When I was not quite two years old, my mom gave birth to my younger sister at home in her own bed, supported by her midwife, my dad, and my grandmas. My older brother and sister and I were all there. Because I was so young, I don’t actually remember this experience. But as I was growing up, I loved hearing the story of her birth, and how I watched the whole process silently, with my eyes as big as could be, and that afterward one of my grandmas went into the kitchen and baked a birthday cake. I understood that birth could be a sweet and intimate experience for a family to share.
When I was sixteen years old, I had the idea that I wanted to be a nurse, and to become a midwife. I attended my first birth (that I remember) when I was eighteen, just after starting nursing school. My older sister gave birth to her baby at home, supported by her midwife and her family, just as our mother had done. My sister wanted me to be the one to catch that baby, and her midwife welcomed me in, knowing that I was interested in becoming a midwife. When only her head was born, that baby girl opened her eyes and looked at me. From that moment forward, I knew this was my calling.
Over the years, as I finished nursing school, and then attended midwifery school, the journey that started with that moment of watching new life emerge became about something else. I am still humbled and awed by getting to be present for the moment life begins outside the womb. Each time I am moved by how miraculous it all is! But my call to midwifery became about the empowerment of women. I went to school with this background of the first births I witnessed being at home, unmedicated. And it was a beautiful and empowering experience for everyone involved. But partway through my clinicals in midwifery school, I had a profound realization that an empowering birth does not always look the way I expected it to.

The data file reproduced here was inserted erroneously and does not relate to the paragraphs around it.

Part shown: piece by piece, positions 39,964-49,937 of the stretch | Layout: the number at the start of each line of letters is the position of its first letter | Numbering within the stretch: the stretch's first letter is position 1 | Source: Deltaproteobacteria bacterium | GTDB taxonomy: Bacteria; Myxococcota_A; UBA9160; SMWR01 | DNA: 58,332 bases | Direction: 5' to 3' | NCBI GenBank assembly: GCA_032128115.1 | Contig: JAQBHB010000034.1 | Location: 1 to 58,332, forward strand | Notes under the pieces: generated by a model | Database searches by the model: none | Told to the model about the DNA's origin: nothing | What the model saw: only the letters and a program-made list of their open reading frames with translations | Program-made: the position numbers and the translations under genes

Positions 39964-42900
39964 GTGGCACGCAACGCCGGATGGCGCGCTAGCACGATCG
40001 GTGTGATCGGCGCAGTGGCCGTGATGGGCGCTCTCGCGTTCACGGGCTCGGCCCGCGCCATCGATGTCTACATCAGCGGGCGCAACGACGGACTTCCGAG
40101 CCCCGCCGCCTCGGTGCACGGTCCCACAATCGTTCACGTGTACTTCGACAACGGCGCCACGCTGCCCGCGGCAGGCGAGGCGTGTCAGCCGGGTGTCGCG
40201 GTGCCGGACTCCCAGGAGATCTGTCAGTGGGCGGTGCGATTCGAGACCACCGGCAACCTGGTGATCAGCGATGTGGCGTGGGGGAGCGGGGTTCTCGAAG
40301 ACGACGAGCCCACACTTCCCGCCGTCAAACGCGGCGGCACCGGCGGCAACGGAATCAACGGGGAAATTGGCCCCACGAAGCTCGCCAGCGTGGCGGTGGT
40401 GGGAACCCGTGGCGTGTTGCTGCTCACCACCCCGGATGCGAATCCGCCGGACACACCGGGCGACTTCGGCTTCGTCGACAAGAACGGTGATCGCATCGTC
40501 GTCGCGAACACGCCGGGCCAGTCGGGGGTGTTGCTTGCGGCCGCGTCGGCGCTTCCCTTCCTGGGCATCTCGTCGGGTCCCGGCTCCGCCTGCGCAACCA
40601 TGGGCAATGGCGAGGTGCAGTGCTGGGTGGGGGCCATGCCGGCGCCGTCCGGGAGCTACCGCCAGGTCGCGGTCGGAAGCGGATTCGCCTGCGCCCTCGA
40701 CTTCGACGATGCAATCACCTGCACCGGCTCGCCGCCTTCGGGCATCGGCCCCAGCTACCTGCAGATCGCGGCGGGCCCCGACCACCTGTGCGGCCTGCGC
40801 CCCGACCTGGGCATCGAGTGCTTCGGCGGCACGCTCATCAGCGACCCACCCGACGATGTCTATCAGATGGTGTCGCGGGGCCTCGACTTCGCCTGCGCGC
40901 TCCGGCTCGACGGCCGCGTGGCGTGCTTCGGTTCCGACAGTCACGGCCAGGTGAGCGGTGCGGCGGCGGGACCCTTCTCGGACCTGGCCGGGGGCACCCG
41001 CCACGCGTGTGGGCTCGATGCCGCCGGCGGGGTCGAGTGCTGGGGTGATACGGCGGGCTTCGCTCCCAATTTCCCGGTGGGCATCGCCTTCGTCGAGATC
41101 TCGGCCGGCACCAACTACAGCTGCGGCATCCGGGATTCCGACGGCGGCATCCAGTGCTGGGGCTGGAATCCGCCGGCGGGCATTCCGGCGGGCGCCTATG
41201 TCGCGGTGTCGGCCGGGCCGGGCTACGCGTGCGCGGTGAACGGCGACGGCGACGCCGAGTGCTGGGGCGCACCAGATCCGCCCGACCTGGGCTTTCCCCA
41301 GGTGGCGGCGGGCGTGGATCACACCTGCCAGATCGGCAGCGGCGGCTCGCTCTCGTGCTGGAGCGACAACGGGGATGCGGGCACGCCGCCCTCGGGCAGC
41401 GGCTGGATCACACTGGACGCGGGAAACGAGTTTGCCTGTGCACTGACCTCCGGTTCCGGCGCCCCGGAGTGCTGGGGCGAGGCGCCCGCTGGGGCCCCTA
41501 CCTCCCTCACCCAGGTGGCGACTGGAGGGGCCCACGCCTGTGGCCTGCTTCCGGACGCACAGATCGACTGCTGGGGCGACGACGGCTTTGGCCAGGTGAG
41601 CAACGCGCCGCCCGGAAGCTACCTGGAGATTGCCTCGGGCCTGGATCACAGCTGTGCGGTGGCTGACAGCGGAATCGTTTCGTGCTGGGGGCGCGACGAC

I came on call in our busy hospital-based practice to find that a patient who I had connected with a few weeks before in clinic was here in early labor with her third baby. She went on to tell me through her admission assessment that her other babies were born in a developing country where resources were scarce and pain medication was not an option. The hospital for her was a terrifying place where she was dropped off and hoped that she survived. By contrast, she felt so safe and well-cared for here. I will never forget how her eyes lit up as she reached out and grasped my hand and said, “I’ve decided I want the epidural!” This was a choice she had never had before, and she felt so empowered in being able to choose
what was best for her. When we were getting ready to graduate, we were asked to write down on a piece of paper what we pledged to take responsibility for as health care providers. I still have that paper, and pull it out from time to time to read it again. It says, “I take responsibility for empowering women and families to make their own decisions.”
I often say that it is not my job to tell you what to do. Rather it is my role to give you all the information that I have so that you can make a truly informed decision about what is best for you and your baby. I trust women. I trust that they will make the decisions that are best for themselves and for their baby. And that through this experience, they will realize their power and their potential, and will rise up to become amazing role models for their children, and for other women around them. And this is why I am called to be a midwife.